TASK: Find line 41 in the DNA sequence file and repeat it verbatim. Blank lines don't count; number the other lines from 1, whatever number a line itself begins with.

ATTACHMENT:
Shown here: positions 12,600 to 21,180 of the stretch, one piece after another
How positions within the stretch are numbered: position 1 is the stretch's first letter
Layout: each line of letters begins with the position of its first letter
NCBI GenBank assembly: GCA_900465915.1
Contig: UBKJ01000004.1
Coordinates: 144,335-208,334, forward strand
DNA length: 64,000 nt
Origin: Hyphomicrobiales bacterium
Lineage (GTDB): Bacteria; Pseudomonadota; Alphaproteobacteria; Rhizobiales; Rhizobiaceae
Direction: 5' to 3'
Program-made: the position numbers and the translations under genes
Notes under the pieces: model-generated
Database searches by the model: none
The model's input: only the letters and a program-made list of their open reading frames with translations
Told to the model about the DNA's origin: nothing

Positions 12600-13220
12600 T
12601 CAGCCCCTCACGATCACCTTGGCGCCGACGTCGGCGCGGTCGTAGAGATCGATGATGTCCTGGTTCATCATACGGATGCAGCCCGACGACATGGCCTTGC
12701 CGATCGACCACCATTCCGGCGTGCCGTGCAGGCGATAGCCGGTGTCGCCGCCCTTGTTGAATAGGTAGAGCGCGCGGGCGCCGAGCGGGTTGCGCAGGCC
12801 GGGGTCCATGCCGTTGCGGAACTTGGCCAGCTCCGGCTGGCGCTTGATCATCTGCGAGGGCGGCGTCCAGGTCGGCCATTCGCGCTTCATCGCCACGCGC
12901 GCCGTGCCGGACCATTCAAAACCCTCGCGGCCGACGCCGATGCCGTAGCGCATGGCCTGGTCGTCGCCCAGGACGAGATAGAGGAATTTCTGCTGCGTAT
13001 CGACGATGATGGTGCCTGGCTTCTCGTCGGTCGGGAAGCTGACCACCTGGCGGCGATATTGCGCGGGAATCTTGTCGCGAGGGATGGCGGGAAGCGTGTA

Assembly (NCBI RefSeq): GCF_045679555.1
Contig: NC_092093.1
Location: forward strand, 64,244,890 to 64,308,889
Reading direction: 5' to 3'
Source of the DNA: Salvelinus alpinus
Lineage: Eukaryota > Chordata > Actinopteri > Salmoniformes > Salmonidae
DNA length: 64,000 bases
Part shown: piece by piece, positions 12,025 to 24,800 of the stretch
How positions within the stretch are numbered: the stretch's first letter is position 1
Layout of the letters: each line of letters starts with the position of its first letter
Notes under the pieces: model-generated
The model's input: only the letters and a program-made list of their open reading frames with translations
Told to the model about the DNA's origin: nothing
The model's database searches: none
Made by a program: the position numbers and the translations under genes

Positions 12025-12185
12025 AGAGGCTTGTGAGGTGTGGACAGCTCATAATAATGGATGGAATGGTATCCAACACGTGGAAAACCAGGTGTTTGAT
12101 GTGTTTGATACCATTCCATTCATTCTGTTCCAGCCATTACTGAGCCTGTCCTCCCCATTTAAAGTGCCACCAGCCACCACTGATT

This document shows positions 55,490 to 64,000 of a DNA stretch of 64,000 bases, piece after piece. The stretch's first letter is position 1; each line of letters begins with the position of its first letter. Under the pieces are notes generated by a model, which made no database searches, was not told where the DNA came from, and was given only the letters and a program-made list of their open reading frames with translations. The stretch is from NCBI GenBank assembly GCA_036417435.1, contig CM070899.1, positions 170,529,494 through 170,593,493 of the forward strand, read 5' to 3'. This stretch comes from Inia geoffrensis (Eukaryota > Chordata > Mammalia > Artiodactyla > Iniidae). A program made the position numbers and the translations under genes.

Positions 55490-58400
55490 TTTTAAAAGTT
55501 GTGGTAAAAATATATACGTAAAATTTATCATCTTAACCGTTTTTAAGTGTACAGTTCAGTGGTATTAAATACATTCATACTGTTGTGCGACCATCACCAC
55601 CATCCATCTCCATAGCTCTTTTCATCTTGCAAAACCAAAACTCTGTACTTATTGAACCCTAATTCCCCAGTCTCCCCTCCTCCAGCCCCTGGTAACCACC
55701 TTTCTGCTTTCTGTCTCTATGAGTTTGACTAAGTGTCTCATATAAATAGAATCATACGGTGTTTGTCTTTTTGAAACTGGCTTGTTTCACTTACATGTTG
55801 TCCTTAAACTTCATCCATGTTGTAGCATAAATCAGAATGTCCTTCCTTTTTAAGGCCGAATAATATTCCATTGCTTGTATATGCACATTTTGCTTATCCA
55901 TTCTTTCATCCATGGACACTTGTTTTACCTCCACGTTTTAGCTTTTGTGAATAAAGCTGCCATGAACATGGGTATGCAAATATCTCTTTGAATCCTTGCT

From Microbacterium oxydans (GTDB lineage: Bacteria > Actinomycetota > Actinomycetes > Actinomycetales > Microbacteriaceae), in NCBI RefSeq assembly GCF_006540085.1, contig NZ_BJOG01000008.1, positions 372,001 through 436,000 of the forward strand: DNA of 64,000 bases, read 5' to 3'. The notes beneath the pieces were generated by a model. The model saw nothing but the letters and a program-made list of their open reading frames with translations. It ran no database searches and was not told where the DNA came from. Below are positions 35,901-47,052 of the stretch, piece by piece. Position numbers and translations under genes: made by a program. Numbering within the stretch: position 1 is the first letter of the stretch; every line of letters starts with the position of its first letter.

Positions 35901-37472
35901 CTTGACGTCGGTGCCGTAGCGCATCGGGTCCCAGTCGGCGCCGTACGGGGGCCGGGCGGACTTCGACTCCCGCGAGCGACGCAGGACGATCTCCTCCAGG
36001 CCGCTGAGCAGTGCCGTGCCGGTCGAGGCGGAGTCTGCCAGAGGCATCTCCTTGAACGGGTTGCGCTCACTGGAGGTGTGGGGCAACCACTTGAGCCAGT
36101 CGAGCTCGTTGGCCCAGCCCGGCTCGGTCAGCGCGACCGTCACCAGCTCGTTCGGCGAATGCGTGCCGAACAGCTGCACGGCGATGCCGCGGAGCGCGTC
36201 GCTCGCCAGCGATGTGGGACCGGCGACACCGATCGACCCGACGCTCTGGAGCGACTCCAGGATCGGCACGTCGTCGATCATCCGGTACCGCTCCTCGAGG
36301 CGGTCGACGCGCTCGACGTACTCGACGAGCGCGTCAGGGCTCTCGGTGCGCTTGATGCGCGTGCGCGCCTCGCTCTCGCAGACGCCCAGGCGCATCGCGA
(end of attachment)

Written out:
This document shows positions 55,490 to 64,000 of a DNA stretch of 64,000 bases, piece after piece. The stretch's first letter is position 1; each line of letters begins with the position of its first letter. Under the pieces are notes generated by a model, which made no database searches, was not told where the DNA came from, and was given only the letters and a program-made list of their open reading frames with translations. The stretch is from NCBI GenBank assembly GCA_036417435.1, contig CM070899.1, positions 170,529,494 through 170,593,493 of the forward strand, read 5' to 3'. This stretch comes from Inia geoffrensis (Eukaryota > Chordata > Mammalia > Artiodactyla > Iniidae). A program made the position numbers and the translations under genes.